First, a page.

Viral Risk Mitigation: A Global Regulatory Perspective

The production of biologics will always have the risk of viral contamination. Manufacturers have developed a multitiered approach — tailored to individual processes — to prevent adventitious viruses from entering production processes, detect contamination in raw materials and process intermediates, and remove viruses in downstream purification. This article provides an overview of the global regulatory framework to ensure the viral safety of biologics. Past Contamination Events Past contamination events have resulted in corrective and preventative actions to reduce the risk…

Virus Segregation During Purification Processes: Calculation of Critical Potential Carryover of Viruses

Before a pharmaceutical product is introduced into humans, either in a clinical trial or as a marketed product, virus safety must be evaluated carefully. Virus safety normally is ensured using a three step complementary approach: selecting and testing cell lines and/or raw materials for the absence of viruses, testing the product at appropriate steps of production, and assessing the capacity of a production process to clear infectious viruses (1). The latter (also referred to as viral clearance) is the subject herein. Spiking studies are conducted to evaluate the capacity of a purification…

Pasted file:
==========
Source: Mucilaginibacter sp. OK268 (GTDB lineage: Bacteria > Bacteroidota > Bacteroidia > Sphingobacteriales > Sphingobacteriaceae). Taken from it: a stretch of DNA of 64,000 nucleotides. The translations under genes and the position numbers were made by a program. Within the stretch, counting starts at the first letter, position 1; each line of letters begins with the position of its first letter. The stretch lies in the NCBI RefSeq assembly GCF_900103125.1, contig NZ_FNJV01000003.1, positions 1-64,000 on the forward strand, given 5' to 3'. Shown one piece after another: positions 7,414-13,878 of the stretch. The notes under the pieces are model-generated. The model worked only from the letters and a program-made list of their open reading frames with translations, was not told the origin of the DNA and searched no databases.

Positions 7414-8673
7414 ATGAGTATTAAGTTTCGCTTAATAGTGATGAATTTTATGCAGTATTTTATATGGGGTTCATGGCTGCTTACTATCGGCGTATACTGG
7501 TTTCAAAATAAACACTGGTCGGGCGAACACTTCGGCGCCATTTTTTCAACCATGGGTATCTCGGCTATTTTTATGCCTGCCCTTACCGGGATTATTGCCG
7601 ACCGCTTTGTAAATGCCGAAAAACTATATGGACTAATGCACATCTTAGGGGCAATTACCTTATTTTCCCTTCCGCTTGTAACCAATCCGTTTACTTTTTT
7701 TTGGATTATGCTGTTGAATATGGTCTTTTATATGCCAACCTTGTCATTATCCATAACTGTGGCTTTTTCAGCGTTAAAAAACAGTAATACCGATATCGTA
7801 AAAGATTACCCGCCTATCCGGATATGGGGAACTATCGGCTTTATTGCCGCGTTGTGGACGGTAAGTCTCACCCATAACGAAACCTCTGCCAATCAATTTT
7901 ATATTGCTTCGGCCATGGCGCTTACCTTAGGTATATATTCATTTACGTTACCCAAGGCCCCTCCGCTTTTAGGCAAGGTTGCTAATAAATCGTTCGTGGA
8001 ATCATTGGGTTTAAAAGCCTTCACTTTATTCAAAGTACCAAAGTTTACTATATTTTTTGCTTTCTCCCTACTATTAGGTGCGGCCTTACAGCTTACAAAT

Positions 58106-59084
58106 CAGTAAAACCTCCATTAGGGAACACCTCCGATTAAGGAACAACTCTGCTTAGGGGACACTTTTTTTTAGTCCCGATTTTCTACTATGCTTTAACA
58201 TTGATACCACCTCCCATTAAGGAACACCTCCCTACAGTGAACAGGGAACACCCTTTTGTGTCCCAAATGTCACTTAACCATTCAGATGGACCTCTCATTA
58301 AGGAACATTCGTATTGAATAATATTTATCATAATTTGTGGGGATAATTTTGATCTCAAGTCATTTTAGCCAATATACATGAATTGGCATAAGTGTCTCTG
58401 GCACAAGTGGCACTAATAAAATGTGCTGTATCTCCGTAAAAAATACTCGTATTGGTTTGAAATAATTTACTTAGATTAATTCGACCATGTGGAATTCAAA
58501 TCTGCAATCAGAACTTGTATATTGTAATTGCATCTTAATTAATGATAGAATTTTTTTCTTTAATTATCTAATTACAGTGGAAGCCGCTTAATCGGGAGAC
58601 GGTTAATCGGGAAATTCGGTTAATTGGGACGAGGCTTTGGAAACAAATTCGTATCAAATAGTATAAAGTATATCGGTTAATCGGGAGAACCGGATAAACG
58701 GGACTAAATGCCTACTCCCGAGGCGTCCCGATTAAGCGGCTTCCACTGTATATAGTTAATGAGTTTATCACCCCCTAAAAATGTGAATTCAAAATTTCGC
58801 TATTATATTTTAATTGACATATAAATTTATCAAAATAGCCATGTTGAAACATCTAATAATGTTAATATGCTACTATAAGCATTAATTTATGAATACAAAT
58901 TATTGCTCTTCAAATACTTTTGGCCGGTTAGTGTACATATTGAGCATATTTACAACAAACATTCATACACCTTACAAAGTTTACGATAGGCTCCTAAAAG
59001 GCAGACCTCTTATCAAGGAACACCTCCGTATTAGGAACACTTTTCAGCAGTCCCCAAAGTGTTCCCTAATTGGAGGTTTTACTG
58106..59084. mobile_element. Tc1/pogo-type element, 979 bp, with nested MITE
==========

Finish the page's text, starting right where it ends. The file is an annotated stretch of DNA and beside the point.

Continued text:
Advanced Viral Clearance Study Design: A Total Viral Challenge Approach to Virus Filtration

Biologics derived from mammalian organisms have been accepted for therapeutic use for almost a century (1). However, these pharmaceuticals have the potential for contamination with pathogenic adventitious agents such as viruses. With cell-line–derived recombinant proteins, the viral risks commonly include viruses in the Retroviridae and Parvoviridae families (2). As patient safety and manufacturing facility suitability became significant concerns in the 1980s and 1990s, several industry and regulatory bodies reached consensus on how to approach the unique challenges of viral safety…

Evaluating Adsorptive Filtration As a Unit Operation for Virus Removal

Most recombinant monoclonal antibodies (MAbs) are produced by mammalian cells. Because biopharmaceuticals derived from mammalian tissue culture carry the risk of adventitious virus contamination, regulatory agencies expect risk-mitigation strategies to include validation of purification unit operations for their ability to clear viruses (1). Guidelines from the International Council for Harmonisation of Technical Requirements for Pharmaceuticals for Human Use (ICH) describe how to prove viral clearance in downstream purification processes using an orthogonal approach (2). Viral log10 reduction values (LRVs) are…

Current Thinking in Viral Safety: Risk Management Protects Patients

BPI’s editor in chief S. Anne Montgomery recently caught up with long-time editorial advisor Hazel Aranha (purification technologies technology expert for Sartorius Stedim Biotech, North America). They discussed a number of topics related to viral safety. Montgomery: What is the current thinking regarding virus-safety assurance in biopharmaceutical manufacturing? How is the industry preventing viral contamination? Aranha: The “holy grail” of viral safety — absolute freedom from extraneous agents or residual pathogenicity — is a myth. That said, biopharmaceutical products have…